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Constitutional validity of Service Tax remains questionable

MONISH BHALLA 
on 21 August 2010

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The Constitutional Validity of Service Tax has been challenged time and again. Recently, The Maharashtra Chamber of Housing Industry (MCHI) through their Writ Petition challenged the constitutional validity of the Finance Act 2010 seeking to amend the Finance Act 1994 introducing and explanation to Section 65 (105) (zzq) and 65 (105) (zzzh) governing the Service Tax on Construction activities. The Hon’ble Bombay High Court came to the rescue of the Builders and Developers and held that, "No coercive steps shall be taken against the petitioner for the recovery of Service Tax in relation to the provisions in question, but it is clarified that assessment may proceed in accordance with law."

Service Tax was introduced in the parliament almost 16 years ago vide The Finance Act, 1994. This Act introduced the concept of Service Tax in India for the first time. The term service generally means service of any description which is made available to potential user and includes the provision of facilities. Such term has variety of meanings. It may mean any benefit or any act resulting in promoting or serving interest of the recipient. How it should be understood and what it means depends in the context in which it has been used in an enactment. Surprisingly, the term Service is not defined in the said Act. According to Article 246 of the Constitution, Parliament has exclusive power to make laws with respect to any of the matters enumerated in List I in the Seventh Schedule to the Constitution referred to as the "Union List". In terms of Article 268A, Taxes on services became leviable by the Government of India. With the enactment of Finance Act, 1994 the Central Government derived its authority from the residuary Entry 97 of the Union List for levying tax on services.

History of Service Tax shows that whenever the Constitutional validity has been challenged, the Courts have come to the rescue of the Revenue rather than the service providers. The Mandap Keepers Association in Tamilnadu challenged the Constitutional Validity however; the Hon’ble Madras High Court had different views favouring the Service Tax Department. The Tour Operators also challenged the Constitutional validity, however the entire exercise and efforts went in vain and finally the Tour Operators had to shell out Service Tax.

The Courts looks into the pith and substance of the legislation. Different entries appear in three different lists of Seventh Schedule to the Constitution. Levy of Service tax which was imposed by Parliament in terms Article 246 under its residuary powers under Entry 97 of List I of Seventh Schedule was more clearly brought under Entry 92C of the said List under that Schedule by constitution (Eighty-eight) Amendment Act, 2003 in accordance with Article 268A of the Constitution incorporated by the said Amendment Act. The Chartered Accountants, Cost Accountant and Architect challenged the same, however the Hon’ble Supreme Court held that Tax on services is a different subject as compared to taxes on professions, trades, callings, etc. as covered by state list.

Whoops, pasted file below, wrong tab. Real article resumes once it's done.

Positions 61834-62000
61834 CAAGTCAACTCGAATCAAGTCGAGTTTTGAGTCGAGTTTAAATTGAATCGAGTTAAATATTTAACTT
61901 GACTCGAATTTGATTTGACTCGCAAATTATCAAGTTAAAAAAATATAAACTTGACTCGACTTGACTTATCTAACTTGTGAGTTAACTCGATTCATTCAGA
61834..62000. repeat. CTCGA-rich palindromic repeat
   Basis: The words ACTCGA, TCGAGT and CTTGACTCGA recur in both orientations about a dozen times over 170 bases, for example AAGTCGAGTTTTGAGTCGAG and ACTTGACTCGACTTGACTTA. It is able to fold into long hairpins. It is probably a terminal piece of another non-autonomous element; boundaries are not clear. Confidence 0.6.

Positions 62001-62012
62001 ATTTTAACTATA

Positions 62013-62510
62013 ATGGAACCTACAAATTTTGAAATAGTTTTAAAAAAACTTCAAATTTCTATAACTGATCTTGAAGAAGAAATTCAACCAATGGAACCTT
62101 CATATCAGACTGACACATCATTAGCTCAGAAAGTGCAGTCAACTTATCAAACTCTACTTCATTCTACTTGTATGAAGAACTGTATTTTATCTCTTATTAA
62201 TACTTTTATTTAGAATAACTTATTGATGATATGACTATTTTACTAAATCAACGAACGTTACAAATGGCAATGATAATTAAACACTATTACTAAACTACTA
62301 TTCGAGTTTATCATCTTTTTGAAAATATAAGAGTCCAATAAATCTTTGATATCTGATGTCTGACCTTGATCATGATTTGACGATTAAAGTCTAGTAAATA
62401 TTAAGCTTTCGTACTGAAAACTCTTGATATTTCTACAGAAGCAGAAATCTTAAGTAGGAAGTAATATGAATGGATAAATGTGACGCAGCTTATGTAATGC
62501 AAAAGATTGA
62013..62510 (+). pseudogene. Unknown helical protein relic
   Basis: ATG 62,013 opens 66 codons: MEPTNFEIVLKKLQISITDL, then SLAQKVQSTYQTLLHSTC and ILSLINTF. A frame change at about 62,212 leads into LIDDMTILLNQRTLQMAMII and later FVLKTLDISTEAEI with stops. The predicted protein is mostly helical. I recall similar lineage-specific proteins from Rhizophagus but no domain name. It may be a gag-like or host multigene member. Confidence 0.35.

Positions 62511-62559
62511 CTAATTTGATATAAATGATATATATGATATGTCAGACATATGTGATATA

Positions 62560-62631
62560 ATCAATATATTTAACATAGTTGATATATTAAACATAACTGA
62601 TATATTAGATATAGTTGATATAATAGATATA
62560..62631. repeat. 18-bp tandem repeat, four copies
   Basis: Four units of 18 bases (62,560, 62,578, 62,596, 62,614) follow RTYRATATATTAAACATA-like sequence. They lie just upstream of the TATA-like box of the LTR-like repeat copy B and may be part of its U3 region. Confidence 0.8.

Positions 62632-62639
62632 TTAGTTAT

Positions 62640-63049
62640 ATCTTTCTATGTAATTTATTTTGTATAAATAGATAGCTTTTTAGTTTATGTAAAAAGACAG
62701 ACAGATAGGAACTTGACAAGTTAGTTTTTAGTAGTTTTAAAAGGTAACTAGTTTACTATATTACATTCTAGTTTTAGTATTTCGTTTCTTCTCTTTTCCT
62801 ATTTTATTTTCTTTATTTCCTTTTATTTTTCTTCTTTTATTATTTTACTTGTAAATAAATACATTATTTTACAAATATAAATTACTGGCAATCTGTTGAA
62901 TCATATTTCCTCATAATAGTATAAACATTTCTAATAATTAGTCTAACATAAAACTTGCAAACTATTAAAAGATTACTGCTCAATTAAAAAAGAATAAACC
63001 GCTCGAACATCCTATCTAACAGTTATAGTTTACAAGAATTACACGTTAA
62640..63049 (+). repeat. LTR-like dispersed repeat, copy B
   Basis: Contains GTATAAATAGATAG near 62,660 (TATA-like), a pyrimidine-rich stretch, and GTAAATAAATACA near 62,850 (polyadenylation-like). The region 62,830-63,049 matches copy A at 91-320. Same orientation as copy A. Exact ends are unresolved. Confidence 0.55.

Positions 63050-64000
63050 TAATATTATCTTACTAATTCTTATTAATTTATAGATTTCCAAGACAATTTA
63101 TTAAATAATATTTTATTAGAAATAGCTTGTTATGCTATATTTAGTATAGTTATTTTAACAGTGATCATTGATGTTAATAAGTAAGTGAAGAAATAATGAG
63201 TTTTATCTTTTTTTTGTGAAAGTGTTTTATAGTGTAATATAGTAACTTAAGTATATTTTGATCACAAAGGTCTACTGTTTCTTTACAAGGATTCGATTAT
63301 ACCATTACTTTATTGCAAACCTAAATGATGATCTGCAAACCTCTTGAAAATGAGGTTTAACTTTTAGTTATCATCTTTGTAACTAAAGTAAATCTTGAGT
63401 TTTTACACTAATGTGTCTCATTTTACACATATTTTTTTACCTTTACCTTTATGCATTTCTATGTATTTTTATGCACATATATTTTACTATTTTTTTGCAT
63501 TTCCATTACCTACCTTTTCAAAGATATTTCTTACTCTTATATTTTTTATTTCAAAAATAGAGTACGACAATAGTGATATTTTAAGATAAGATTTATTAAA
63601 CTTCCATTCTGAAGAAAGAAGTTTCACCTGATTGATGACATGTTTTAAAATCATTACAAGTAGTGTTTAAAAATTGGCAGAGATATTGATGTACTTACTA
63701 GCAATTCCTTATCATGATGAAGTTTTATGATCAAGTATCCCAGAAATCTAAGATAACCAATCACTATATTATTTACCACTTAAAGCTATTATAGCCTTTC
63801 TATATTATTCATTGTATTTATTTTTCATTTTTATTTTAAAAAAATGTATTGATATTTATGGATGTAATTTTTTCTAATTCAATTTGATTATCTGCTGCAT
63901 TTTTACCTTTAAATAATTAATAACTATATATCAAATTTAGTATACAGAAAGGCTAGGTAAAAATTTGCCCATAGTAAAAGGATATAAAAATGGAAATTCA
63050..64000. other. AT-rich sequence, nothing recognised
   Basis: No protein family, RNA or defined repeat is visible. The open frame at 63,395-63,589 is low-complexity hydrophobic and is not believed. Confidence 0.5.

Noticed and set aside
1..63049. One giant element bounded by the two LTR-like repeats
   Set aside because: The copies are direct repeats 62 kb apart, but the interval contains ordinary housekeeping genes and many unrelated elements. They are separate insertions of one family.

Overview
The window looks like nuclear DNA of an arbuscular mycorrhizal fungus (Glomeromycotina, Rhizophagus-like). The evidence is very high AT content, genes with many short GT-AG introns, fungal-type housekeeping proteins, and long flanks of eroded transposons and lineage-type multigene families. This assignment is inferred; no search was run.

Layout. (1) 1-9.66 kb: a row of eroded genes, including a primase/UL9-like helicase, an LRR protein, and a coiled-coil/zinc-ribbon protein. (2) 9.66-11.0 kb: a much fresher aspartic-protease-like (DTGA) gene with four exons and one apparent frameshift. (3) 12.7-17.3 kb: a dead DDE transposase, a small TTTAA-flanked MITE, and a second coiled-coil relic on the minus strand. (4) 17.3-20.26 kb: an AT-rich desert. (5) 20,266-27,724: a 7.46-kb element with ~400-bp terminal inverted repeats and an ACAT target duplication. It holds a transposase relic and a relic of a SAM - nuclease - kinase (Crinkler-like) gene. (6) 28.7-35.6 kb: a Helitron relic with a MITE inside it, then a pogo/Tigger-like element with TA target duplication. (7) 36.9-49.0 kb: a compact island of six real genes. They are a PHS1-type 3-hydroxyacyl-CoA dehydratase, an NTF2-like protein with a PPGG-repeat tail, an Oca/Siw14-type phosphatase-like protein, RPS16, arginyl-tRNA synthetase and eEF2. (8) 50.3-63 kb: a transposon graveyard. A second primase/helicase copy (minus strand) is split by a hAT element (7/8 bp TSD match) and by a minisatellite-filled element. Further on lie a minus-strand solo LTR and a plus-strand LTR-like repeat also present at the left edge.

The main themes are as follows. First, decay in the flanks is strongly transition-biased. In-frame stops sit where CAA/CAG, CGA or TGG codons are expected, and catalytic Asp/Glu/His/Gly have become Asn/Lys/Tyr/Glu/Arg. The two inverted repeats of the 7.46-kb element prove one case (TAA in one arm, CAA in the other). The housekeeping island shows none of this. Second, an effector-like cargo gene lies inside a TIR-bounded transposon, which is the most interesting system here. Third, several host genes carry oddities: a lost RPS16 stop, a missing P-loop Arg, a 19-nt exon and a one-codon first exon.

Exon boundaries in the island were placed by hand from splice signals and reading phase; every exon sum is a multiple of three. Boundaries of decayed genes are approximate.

The Constitutional validity of levy of Service Tax was the subject matter of litigation in a number of cases in India. The bone of contention has been whether the said service is a part of List I (Union), List II (State) or Concurrent List III of the Seventh Schedule to the Constitution. Introduction of Article 268A in the Constitution vide Constitution (Eighty-eighth Amendment) Act, 2003 and incorporation a new Entry 92C in the Union List for the levy of service tax in the year 2003 is indicative of the fact that during the period from 1994 when Service Tax was first introduced in India in the Union Budget for the year 1994-95 till the year 2003 when the Constitution was amended to levy tax on services. Does it mean that during this period Service tax was levied and collected without any constitutional powers by the departments of Government of India? If the government derived its residuary powers under Entry 97 of List I (Union List) of Seventh Schedule for levying tax on services, why the need was felt after a gap of nearly 9 years to amend the Constitution by incorporating a new Entry 92C in the Union List (List I) of the Seventh Schedule in the year 2003 for the levy of Service Tax? This belated act of the government cast serious aspirations on the constitutional validity of Service Tax levied and collected during the period from 1994 to 2003. Such issues have to be addressed in toto before the introduction of Goods and Service Tax. It is felt that the issue needs to be properly analysed by the Supreme Court of India for proper disclosure of the true intent of the amendment to the Constitution.




Category Service Tax
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MONISH BHALLA 

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